Cut Without Remorse

A project I am working on has over 88,000 words. You would believe I should be happy to have written so much, right?  That’s true only in some part. It does gives me satisfaction to have churned out so many words. However, the goal is not to write lots, the goal is to write interesting stuff. Which leads me to my learning for the day: you need to cut without remorse. Let me explain.

It’s inevitable that we write about events that have made an impression on us. But ask yourself, does this add value to your story? If it is extraneous and is not contributing adequately, just knock it off!

Likewise, it is tempting to include a favourite piece of dialogue or a gag that sounds good to you. By itself that gag may be a knock out, but again ask yourself the same question. Does it add value to your story? If  it does, great. if not, delete the damn thing.

I notice that I have some favourite expressions: words and phrases that magically appear whenever I write. This is due to sheer habit. Ask yourself, do you have such pet phrases? Can they be replaced with better ones? Do they sound repetitive?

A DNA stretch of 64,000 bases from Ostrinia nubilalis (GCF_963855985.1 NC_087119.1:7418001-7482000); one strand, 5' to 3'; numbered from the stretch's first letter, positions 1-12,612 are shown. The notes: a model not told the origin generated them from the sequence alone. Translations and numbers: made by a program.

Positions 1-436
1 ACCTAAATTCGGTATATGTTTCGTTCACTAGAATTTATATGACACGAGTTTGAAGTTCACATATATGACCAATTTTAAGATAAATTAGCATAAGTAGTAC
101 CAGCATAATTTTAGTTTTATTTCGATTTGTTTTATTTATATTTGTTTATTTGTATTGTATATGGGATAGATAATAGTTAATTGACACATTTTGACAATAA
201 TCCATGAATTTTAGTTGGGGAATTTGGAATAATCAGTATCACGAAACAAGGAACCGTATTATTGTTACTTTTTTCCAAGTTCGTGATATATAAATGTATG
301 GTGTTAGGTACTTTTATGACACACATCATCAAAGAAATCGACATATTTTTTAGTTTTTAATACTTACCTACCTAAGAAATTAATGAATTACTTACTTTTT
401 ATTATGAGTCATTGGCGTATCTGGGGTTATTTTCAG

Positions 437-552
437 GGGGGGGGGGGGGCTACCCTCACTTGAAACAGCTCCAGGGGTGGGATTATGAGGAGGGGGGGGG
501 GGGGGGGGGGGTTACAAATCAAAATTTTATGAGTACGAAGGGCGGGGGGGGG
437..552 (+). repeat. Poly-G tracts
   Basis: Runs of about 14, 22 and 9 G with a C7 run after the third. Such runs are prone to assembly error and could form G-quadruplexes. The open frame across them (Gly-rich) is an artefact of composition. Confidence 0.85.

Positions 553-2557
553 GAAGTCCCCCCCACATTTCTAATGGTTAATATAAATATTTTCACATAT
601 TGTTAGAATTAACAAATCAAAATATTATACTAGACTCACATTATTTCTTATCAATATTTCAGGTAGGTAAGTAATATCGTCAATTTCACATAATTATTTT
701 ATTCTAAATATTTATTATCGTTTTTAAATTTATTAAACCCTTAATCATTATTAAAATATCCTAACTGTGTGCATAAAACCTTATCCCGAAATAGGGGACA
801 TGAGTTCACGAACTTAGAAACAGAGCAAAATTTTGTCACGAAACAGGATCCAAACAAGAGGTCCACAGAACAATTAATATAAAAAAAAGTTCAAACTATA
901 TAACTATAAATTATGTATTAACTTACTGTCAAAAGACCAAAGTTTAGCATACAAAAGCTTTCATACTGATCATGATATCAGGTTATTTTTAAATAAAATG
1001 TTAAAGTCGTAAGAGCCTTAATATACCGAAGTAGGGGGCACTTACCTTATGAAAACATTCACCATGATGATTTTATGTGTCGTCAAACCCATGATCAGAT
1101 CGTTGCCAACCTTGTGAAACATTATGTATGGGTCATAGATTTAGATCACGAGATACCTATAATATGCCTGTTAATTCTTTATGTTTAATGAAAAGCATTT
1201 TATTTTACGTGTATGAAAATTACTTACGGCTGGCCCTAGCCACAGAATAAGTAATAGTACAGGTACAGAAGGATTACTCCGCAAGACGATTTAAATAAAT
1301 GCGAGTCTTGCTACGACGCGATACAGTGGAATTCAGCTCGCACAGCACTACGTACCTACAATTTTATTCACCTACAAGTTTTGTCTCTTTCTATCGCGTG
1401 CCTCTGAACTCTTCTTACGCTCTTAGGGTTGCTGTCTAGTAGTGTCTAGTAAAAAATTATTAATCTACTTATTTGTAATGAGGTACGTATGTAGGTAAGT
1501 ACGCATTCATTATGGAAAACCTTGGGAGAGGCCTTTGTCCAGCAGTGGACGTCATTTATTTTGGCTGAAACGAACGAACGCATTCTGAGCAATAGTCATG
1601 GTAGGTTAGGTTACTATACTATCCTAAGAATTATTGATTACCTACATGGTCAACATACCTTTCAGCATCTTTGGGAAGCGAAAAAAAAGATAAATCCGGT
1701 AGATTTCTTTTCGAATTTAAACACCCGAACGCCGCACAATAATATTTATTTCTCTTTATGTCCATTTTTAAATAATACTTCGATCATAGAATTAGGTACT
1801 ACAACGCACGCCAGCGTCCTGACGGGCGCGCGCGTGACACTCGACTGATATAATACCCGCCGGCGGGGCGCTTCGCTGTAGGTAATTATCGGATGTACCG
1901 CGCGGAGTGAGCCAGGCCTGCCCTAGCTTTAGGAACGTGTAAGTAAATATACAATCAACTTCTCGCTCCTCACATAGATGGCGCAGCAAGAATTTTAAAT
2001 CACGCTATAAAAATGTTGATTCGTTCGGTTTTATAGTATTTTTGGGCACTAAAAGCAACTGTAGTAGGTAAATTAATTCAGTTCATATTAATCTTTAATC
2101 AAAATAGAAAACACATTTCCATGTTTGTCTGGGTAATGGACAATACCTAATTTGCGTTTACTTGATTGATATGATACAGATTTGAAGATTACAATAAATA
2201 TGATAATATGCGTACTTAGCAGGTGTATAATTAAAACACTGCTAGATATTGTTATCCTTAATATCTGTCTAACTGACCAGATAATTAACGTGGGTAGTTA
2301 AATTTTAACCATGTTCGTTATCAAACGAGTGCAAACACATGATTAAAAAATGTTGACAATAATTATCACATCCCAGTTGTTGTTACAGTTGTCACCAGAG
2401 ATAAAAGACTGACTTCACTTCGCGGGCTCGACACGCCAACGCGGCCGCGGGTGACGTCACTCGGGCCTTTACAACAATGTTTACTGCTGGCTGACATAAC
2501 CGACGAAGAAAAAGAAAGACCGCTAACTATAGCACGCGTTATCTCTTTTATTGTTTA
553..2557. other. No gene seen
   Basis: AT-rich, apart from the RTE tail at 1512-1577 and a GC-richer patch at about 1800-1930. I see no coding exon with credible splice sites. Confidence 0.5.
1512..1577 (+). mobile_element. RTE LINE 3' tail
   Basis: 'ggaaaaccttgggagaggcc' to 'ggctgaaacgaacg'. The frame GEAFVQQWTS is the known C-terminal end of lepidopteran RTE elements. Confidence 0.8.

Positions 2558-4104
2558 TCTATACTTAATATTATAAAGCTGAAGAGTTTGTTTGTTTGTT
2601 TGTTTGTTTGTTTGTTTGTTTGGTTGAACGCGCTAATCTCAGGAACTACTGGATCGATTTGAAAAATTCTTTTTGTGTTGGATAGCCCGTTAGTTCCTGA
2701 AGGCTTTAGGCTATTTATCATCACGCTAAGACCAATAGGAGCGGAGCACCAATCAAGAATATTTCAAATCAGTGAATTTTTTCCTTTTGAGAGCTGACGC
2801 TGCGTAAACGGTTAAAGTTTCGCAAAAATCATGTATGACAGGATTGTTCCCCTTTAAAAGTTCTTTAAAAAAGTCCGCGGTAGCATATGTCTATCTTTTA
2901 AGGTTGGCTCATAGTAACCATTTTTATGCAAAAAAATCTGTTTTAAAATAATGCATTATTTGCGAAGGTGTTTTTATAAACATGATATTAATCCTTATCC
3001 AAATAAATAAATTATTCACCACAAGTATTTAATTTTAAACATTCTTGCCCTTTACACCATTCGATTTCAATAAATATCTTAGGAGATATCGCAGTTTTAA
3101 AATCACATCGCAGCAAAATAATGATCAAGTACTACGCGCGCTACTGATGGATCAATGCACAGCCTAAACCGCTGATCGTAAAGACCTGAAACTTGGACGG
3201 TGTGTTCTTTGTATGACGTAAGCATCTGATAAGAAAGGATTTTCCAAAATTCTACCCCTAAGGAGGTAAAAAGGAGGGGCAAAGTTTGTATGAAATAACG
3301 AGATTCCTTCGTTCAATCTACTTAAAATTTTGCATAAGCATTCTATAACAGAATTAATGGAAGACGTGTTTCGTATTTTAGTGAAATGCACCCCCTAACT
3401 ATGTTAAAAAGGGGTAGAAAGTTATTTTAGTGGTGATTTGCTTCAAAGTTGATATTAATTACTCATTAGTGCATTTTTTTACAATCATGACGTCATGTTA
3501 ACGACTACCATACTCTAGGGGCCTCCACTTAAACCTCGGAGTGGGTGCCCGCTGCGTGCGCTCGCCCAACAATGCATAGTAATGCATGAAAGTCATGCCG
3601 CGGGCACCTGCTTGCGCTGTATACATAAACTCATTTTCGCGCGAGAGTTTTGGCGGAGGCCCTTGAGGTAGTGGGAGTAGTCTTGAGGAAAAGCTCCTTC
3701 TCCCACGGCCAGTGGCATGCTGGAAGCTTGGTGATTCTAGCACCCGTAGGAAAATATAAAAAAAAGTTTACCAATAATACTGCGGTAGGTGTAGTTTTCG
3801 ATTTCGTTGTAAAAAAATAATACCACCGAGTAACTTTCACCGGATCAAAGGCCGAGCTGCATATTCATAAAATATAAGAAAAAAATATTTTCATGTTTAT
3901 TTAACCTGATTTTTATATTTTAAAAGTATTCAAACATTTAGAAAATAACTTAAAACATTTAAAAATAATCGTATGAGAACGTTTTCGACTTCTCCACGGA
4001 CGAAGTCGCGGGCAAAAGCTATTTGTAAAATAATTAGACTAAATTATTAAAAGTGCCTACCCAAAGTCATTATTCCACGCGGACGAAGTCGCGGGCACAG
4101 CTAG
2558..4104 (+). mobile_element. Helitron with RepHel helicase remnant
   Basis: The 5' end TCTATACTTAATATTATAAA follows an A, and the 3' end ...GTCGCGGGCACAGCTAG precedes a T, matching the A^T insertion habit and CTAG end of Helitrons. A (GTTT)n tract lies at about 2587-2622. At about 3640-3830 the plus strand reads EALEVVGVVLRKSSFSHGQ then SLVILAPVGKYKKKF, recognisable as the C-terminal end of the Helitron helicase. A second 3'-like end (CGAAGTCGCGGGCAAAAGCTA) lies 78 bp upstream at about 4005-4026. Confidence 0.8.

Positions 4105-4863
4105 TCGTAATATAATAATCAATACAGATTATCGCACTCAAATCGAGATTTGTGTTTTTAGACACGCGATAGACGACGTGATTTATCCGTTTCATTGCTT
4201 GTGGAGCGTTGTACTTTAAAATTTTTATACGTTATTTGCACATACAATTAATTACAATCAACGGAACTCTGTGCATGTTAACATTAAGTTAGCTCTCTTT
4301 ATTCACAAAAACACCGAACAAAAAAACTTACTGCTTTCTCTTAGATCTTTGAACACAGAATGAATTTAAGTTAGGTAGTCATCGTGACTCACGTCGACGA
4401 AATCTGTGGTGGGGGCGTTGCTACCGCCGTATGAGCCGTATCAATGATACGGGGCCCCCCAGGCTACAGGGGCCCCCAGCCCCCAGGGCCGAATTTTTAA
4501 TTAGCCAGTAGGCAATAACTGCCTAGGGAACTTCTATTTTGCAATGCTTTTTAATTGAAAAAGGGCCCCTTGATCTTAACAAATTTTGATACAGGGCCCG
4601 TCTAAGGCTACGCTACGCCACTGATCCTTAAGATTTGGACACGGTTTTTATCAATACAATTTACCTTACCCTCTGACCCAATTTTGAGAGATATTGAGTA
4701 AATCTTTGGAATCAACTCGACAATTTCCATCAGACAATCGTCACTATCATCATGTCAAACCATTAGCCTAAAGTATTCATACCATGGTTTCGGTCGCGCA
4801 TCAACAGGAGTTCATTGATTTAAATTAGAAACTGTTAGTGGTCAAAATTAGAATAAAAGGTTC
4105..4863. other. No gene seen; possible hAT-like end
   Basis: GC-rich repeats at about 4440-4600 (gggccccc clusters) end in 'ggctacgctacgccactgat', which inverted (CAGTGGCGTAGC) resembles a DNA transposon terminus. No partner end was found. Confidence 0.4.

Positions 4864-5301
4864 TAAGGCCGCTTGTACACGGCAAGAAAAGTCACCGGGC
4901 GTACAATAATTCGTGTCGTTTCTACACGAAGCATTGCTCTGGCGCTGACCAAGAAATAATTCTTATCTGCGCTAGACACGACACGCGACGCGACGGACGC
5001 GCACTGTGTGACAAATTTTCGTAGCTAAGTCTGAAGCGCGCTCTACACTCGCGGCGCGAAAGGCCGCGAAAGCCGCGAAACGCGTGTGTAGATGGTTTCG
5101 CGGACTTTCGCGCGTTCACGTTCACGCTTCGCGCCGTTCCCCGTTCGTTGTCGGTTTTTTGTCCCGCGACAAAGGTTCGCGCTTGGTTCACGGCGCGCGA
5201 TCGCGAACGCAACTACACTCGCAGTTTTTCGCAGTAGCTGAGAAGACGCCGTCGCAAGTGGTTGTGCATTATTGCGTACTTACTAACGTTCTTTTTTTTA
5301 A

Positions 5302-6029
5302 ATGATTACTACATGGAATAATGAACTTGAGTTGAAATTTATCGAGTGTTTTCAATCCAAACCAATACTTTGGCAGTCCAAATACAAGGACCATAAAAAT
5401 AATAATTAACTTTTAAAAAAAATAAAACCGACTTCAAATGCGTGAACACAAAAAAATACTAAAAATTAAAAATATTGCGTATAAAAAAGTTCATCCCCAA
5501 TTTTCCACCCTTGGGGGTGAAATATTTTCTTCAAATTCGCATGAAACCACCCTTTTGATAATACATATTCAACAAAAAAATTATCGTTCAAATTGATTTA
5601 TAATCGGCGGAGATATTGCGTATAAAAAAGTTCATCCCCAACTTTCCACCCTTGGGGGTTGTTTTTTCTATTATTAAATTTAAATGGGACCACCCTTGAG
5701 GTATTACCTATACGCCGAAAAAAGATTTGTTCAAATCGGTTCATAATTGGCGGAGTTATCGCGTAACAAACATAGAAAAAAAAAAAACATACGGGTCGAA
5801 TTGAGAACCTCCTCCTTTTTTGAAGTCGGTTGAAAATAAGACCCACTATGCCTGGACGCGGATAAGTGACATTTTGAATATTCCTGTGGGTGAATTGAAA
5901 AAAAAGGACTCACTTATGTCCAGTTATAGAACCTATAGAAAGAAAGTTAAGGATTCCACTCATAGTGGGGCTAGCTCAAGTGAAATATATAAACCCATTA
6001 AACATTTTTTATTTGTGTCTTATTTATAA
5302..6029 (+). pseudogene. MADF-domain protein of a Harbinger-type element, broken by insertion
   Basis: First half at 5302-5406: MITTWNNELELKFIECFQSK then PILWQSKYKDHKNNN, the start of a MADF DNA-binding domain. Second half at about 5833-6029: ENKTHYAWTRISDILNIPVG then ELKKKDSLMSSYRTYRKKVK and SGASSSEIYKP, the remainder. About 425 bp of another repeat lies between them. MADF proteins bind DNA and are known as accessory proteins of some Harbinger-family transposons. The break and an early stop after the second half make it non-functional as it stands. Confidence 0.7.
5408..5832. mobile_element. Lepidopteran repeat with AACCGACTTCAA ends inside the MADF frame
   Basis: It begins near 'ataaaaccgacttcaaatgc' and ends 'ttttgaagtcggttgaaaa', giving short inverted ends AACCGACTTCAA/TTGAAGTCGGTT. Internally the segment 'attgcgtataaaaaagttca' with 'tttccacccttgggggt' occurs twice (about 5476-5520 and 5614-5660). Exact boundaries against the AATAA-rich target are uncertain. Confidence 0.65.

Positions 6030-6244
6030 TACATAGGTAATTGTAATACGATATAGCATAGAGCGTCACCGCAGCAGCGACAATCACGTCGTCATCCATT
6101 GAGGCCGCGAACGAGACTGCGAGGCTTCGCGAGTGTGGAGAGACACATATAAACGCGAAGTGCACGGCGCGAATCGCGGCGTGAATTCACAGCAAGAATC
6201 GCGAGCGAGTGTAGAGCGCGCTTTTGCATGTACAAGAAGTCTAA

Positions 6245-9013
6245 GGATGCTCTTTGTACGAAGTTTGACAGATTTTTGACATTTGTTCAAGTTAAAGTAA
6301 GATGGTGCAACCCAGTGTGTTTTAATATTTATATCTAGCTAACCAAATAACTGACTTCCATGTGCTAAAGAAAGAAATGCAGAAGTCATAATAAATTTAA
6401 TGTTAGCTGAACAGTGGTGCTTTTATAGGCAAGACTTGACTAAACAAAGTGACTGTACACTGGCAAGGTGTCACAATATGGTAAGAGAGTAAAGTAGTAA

Lastly, the deal is to give your reader an interesting read, especially if you write thrillers like I do. The idea is not to write about all that you know or have researched. To make your story more crisp and punchy, go ahead and cut without remorse.

One thought on “Cut Without Remorse

  1. That’s good advice. I often find that I’m writing just to explore and find out what the story is – which means that there’s a lot of material to cut when I get to the end, but it’s fun anyway.

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